Category Archives: Community Support

Rotary Charities Grants $1M to Buy Coal Properties

A Wonderful Opportunity for the Discovery Center!

Rotary announced that an offer has been made to acquire the former coal properties on West Bay from Traverse City Light and Power (TCLP) for public use and community benefit. Rotary Charities of Traverse City, will fund the purchase with a $1,000,000 grant. The properties will be transferred to Rotary Camps & Services, which owns the Discovery Center, which has committed another $500K for improvements to the properties. “The initial focus for the property will be the conversion of the former coal dock to another open space for the community with universal access to West Bay,” says Rotary Camps & Services Chairperson, John Hall.

Scope of the Purchase Offer

The purchase offer includes the deepwater port, former coal dock, inner harbor, and the land along M-22, as well as the former coal storage lot across the road. When combined with the attractions and activities currently available at the Discovery Center and Greilickville Harbor Park, these parcels will provide the opportunity for a Great Lakes waterfront. Mike Wills, President of the Discovery Center Board , said “By blurring the property lines between the Discovery Center, the coal properties, and Elmwood Township’s park, marina and property on the west side of M-22 we have the opportunity to create a world-class waterfront for our community.”

john_baykeeperRotary Camps & Services will place use restrictions on the coal properties similar to those on the Discovery Center to ensure public access and extend our mission: securing a permanent home for tall ships, maritime history education, recreation, and freshwater education. The project is in keeping with Elmwood Township’s plan for a marina district, including extending public access to the waterfront, updating existing docks and preserving the deep-water port.



“We are happy to have a community discussion about the future of this valuable city asset,” said Timothy Arends, Executive Director of TCLP. “This seems like a promising opportunity to create more space for the public to enjoy along our waterfront.” The Discovery Center is eager to present our vision for the former coal dock to the community and to engage in that discussion. After seven years of working to ensure this unique asset remains available for community use and benefit, we’re thrilled to finally see it happening” says Rotary Charities Chairperson, Gregg Smith. “By opening the property to the public for the first time in many years, a formerly industrial property has the potential to become an integral part of an increasingly vibrant and public waterfront.”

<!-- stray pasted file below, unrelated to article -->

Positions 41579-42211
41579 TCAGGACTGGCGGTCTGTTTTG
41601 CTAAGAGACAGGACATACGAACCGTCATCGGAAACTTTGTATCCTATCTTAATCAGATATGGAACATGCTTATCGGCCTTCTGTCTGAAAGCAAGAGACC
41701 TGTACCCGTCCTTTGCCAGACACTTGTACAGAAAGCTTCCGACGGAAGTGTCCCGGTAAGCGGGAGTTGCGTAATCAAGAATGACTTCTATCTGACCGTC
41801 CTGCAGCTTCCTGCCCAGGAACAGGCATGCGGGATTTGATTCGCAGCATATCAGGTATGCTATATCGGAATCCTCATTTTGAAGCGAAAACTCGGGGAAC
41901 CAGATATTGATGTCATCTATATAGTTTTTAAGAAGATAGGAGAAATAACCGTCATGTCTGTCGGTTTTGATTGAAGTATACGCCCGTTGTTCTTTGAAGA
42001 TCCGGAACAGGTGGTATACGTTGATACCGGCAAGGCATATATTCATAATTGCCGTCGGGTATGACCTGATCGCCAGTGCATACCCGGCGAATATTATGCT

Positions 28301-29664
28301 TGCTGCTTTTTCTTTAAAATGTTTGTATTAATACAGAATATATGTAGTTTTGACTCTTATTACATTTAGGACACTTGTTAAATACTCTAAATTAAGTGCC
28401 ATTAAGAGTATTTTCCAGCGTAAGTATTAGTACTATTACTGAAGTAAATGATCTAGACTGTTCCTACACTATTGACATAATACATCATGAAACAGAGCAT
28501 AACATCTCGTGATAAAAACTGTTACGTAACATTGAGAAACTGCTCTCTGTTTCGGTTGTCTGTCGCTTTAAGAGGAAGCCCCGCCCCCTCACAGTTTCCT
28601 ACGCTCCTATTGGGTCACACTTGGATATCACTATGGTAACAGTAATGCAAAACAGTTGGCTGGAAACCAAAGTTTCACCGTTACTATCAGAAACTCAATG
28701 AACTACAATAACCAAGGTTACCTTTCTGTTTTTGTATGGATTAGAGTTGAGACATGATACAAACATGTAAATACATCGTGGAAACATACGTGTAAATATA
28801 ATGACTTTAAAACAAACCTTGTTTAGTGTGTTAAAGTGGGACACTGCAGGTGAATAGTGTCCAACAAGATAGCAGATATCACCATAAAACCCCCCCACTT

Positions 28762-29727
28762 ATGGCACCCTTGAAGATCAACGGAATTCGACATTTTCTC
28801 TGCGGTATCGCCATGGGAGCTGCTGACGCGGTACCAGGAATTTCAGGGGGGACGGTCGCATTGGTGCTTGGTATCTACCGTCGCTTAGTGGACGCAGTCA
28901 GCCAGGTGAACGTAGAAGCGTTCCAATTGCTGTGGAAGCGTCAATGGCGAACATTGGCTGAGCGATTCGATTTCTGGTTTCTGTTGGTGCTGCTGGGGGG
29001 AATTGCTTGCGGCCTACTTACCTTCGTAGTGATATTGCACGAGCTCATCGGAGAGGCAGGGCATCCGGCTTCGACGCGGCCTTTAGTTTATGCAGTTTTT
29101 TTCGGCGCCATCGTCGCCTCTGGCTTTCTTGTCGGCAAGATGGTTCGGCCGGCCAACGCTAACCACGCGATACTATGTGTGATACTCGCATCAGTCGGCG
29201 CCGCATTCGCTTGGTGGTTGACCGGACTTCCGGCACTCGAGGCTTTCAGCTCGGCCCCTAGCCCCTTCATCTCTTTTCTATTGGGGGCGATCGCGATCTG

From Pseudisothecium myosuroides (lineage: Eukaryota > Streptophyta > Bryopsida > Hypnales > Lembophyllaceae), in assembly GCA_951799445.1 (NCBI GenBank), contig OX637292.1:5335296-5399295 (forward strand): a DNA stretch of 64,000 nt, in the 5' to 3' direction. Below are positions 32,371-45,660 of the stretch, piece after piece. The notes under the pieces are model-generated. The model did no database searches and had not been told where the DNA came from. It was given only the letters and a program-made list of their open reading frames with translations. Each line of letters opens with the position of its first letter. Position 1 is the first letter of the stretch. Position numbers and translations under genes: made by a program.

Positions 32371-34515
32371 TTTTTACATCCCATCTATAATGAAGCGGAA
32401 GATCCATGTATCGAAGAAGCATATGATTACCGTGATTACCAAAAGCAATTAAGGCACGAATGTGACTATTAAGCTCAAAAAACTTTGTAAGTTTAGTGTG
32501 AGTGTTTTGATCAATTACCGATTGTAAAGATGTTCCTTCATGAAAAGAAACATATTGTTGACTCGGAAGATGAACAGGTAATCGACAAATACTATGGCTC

ManitouThe former coal dock is currently the home to Traverse City’s tall ships, including the Madeline and the Manitou. If the offer is accepted, it will help ensure that Traverse City remains a place where you can enjoy the scenic splendor of a schooner plying the waters of West Bay. These iconic boats have become emblematic of Traverse City and our love for our maritime heritage. The Maritime Heritage Alliance and Traverse Tall Ship Company will have a secure home.

During the 20th century, the coal dock served an important role in our community’s industrial past. (See Pictorial History of Former Coal Dock.) In the 21st century, it can serve an important role in enhancing the the special sense of place that he;ps make Traverse City such a unique and appealing spot.

The transaction is subject to approval by the TCLP Board and City Commission, which will consider the transaction at a special joint study session on September 28.

Key Players

CharitiesRotary Charities has assets of over $48 million, which has allowed it to invest over $54 million in over 1,100 grants to the five-county Grand Traverse region since 1977, including over $1.5 million to the City of Traverse City. Other $1 million grants made by Rotary Charities include NMC’s University Center (1994), the State Theatre Project (1997), and the Great Lakes Water Studies Institute (2004).